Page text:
Crisps with a sour cream and caviar dip

While we each decided on what we wanted from the menu, some appetisers were placed on our table for us to nibble on. The olives came in a bowl made out the bottom of a wine bottle, while the crisps and sour cream dip which was topped indulgently with caviar were a cute little set where the dish was able to fit perfectly on top of the wavy edge of the bowl of crisps.

Complimentary bread

After we placed our order (and after I convinced everyone to get something different so we could cover the whole menu!), a waiter came over carrying a basket of bread. We were each offered a warm bread roll which I slathered thickly with the French butter. Yes I wanted more, and yes I was eyeing off the bread basket going off to other tables. But luckily we only had the one bread roll because there was more delicious food to come.

Cured ocean trout, dill, avocado
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The Norfolk, Surry Hills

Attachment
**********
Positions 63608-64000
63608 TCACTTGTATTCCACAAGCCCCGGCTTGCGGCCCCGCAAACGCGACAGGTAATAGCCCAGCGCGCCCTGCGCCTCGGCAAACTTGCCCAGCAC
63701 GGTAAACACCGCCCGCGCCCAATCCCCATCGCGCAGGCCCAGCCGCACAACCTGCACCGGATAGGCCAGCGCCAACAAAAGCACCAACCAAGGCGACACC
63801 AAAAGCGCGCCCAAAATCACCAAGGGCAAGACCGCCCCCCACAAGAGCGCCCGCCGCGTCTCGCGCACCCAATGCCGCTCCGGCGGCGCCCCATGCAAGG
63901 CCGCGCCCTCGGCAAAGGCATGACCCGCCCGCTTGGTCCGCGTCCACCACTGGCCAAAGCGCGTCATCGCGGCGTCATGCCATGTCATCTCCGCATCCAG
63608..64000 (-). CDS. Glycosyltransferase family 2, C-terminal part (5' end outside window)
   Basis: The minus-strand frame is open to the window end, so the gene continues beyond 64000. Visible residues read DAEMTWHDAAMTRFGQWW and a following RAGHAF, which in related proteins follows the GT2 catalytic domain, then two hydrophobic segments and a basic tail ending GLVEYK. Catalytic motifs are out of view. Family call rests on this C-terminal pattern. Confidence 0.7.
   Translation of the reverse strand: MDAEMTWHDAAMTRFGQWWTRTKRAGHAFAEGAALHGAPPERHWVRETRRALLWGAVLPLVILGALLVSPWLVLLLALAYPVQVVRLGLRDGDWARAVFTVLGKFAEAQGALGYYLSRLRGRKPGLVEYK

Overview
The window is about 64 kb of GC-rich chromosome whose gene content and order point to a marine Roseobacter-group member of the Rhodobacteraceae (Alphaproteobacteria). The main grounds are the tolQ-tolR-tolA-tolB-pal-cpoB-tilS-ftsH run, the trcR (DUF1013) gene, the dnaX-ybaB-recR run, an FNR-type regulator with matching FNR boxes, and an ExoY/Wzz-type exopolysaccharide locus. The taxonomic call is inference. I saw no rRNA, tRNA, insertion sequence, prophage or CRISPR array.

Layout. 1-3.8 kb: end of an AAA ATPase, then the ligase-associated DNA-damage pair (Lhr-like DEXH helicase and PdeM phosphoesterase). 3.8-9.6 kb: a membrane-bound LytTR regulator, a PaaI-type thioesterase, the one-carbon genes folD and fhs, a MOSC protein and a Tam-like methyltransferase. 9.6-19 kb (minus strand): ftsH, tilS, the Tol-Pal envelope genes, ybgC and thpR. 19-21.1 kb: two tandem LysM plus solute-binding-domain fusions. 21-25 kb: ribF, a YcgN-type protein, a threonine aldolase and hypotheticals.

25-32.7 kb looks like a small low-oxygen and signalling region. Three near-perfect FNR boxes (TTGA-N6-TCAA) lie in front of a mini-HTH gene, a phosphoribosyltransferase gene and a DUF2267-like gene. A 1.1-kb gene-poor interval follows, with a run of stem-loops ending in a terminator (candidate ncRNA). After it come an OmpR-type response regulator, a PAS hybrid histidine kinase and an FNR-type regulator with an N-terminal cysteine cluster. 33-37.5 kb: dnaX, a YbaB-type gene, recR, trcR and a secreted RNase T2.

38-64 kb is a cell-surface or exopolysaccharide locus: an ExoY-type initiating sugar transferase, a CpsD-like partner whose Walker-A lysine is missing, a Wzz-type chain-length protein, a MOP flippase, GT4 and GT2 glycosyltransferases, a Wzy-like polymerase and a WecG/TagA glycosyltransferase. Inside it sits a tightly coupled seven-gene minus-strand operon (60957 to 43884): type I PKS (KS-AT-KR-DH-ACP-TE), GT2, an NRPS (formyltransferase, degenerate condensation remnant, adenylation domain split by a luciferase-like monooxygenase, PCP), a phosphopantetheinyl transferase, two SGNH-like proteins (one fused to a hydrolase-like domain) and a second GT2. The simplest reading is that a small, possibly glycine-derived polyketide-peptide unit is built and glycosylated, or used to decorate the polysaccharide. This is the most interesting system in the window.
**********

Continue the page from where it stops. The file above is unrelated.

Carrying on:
Endless English Summer - $30

Happy Friday everyone! Fridays are the perfect excuse for some post-work boozing, and even though we’re actually here at the Norfolk on a Tuesday, for some people every day is a Friday!

Clockwise from top: pork, beef and chicken tacos - $3 each (normally $5.50 each)

The real reason we’re here on a Tuesday night though is for their $3 Taco Tuesdays. Normally $5.50 per taco or $20 for 4, we decide to order one of each of the beef, pork, chicken and fish tacos, minus the vegetable one. They’re messy to eat and quite difficult to share, so we end up ordering another round of everyone’s favourites. Everyone prefers a different taco, but my favourite is the chicken taco with the spiced chipotle mayo and creamy guacamole.

Chip Roll - $7.50

It’s not all about tacos though. The menu also has mains including ribs, burgers and steaks, but we’re more interested in the bar snacks. The chip roll offers some carb-on-carb action, with fries, cheese, chipotle mayo and bacon nubbins sandwiches between mini hamburger buns. I do love my carbs but this was a little disappointing, with the chips having gone soggy and the burger a little flavourless overall.

Spiced Norfolk Fries - $7.50

The chips on their own were fantastic though, crinkle cut with a crisp exterior and a nice spiced seasoning sprinkled over the top.

BBQ'd sweet corn - $5.50